The Federal Reserve Board yesterday moved to keep money flowing to the nation's farmers by making it easier for small agricultural banks to borrow from the central bank some of the funds they need to loan to their farm customers.

The Fed said that while the "great bulk of farm banks appear to have adequate liquidity" -- funds they can lend to customers -- there are "liquidity strains" in some areas.

Because the demands for loans are high just before spring planting and almost nonexistent after crops are harvested, the Federal Reserve has always run a seasonal credit program for farm banks. But the Fed has expanded and eased some of the requirements of the program during the current economic crisis in agriculture.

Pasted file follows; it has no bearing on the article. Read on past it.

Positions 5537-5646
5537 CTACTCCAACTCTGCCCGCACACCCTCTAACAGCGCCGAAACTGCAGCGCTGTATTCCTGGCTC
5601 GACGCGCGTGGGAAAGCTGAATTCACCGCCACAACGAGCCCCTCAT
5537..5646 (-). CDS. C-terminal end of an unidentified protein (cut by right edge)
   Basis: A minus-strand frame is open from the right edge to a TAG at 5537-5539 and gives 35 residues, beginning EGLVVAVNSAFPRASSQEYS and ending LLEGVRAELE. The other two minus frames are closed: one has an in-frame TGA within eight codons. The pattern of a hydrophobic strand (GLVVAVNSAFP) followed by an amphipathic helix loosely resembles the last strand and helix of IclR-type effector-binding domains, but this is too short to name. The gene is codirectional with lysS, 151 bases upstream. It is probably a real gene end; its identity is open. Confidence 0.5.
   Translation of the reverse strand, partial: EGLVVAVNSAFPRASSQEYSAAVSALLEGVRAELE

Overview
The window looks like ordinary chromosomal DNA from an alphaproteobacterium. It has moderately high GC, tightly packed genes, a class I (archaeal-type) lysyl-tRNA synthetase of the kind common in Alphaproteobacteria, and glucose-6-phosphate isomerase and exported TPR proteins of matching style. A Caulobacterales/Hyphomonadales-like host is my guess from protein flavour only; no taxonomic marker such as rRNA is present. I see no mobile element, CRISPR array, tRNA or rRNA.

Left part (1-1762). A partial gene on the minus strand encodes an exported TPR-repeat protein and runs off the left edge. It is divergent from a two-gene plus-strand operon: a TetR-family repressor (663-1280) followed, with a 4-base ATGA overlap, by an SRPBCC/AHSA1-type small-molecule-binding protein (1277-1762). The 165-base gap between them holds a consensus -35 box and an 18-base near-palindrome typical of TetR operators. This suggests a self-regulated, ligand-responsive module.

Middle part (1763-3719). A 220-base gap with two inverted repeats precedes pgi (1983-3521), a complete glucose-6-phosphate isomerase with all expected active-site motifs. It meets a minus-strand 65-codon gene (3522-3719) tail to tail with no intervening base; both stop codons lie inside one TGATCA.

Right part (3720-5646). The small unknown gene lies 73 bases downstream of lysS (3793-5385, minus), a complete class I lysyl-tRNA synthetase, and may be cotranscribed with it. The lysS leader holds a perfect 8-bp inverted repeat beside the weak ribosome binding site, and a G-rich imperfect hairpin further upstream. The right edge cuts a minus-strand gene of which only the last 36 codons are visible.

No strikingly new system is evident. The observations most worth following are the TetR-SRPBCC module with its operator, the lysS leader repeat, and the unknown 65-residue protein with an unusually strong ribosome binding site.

The Fed said eligible banks -- generally those with fewer than $200 million in deposits and at least 17 percent of their loans to farms -- will be able to obtain a greater percentage of their seasonal lending needs from the Fed than they could before and at a fixed rate of 8.5 percent. The rate may differ if a bank comes in later for new loans under the special program. The loans must be repaid by the end of next February.